He is 48, a Hall of Famer who has won seven Eclipse Awards as the nation's top jockey, won nearly every major race and remained at the top of the money list for riders. Jerry Bailey owns the Breeders' Cup, too.
He has more victories, 14, than any other jockey in the 21-year history of the event, and today he will ride horses in seven of the eight races, four of his mounts being morning-line favorites.
Whether or not he wins the Classic with Saint Liam (3-1), the Juvenile with First Samurai (8-5), the Turf with Shakespeare (3-1), or the Filly & Mare with Ouija Board (5-2), Bailey will return to his home in Florida for November and decide if he is ready to retire.
In the last couple of years, Bailey has always found a reason to come back to the racetrack. He has avoided serious injury; overcome alcoholism, which he chronicled in his autobiography, "Against the Odds: Riding for My Life"; and is considered something between a legend and an invaluable asset for those who employ him.
"I don't have any instructions for Jerry when he's on my horses," said Richard Dutrow Jr., who trains Saint Liam. "He's the best, period."
It is why the English-based trainer Edward Dunlop gave him the mount on Ouija Board, a filly owned by Lord Derby. And it is why Bailey is able to work the closest thing to banker's hours that a professional rider can.
He did not ride Thursday, and Friday he accepted three mounts -- one for the star Triple Crown trainer Bob Baffert and two others for the fellow Hall of Famers Bill Mott and Nick Zito.
"We've been together for a long time, and he has a comfort level on a horse that makes them better," said Mott, who with Bailey campaigned Cigar, the 1995 Classic winner and a two-time horse of the year. "He could keep riding for as long as he wants to."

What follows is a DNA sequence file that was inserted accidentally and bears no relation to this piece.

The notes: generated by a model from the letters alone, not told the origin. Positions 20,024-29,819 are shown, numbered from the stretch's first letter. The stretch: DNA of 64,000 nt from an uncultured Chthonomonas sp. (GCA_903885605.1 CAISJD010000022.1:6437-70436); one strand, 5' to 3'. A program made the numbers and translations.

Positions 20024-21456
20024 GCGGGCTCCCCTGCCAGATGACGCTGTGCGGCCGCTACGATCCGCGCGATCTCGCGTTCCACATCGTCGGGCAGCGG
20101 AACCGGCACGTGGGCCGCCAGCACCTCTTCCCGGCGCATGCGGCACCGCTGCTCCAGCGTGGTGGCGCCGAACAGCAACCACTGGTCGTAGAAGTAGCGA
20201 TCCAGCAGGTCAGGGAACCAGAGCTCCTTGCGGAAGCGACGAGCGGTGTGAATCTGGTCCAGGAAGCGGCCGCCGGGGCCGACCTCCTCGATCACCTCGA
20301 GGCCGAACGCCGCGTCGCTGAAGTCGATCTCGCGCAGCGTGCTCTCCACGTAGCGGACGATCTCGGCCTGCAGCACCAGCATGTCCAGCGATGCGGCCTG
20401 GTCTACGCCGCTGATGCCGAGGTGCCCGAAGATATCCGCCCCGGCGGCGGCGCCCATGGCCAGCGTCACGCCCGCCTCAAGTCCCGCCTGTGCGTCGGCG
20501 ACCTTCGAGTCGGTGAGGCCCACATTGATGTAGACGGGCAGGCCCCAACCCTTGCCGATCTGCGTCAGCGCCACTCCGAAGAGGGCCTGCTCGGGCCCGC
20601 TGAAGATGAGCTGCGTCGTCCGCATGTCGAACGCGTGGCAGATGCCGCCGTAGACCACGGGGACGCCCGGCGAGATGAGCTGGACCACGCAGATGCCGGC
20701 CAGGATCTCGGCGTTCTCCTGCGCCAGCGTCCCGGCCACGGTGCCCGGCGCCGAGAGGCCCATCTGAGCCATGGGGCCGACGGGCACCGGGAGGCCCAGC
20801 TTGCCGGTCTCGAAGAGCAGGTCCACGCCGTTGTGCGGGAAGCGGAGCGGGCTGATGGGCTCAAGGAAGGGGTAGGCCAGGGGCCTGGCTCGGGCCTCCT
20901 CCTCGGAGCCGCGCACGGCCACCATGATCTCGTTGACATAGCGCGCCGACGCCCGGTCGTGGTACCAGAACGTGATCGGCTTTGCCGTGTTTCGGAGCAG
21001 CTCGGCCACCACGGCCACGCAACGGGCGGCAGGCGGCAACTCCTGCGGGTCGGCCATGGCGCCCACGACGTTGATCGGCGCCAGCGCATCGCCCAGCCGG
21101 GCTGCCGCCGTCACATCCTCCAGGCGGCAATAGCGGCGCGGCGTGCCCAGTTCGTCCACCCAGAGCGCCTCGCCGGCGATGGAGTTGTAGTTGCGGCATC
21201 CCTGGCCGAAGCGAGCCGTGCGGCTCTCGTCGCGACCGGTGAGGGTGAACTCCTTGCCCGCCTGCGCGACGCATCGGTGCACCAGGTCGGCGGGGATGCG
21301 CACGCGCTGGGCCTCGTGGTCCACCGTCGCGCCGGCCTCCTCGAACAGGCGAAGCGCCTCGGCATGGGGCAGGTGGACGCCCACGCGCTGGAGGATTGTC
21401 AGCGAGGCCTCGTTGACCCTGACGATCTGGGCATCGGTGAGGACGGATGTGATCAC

In fact, it may be difficult for Bailey to retire if he wins several races, or at least gets his fifth Breeders' Cup Classic victory. There also may be the temptation to return if First Samurai lives up to his billing as the early favorite for the 2006 Kentucky Derby.
"He's immensely talented, but I haven't even thought about that," Bailey said. "I'm not going to let one horse here or there determine that. I'm just going to get through the Breeders' Cup, and in November I'll sit down and think about it."
Bailey has always been a methodical thinker. The quick and often winning decisions he makes on the racetrack come from hours of poring over the past performances of horses in the Daily Racing Form and from watching videotape to study the behavior horses and jockeys.
He is more selective in the mounts he takes, aiming for the Triple Crown and premier races for older horses.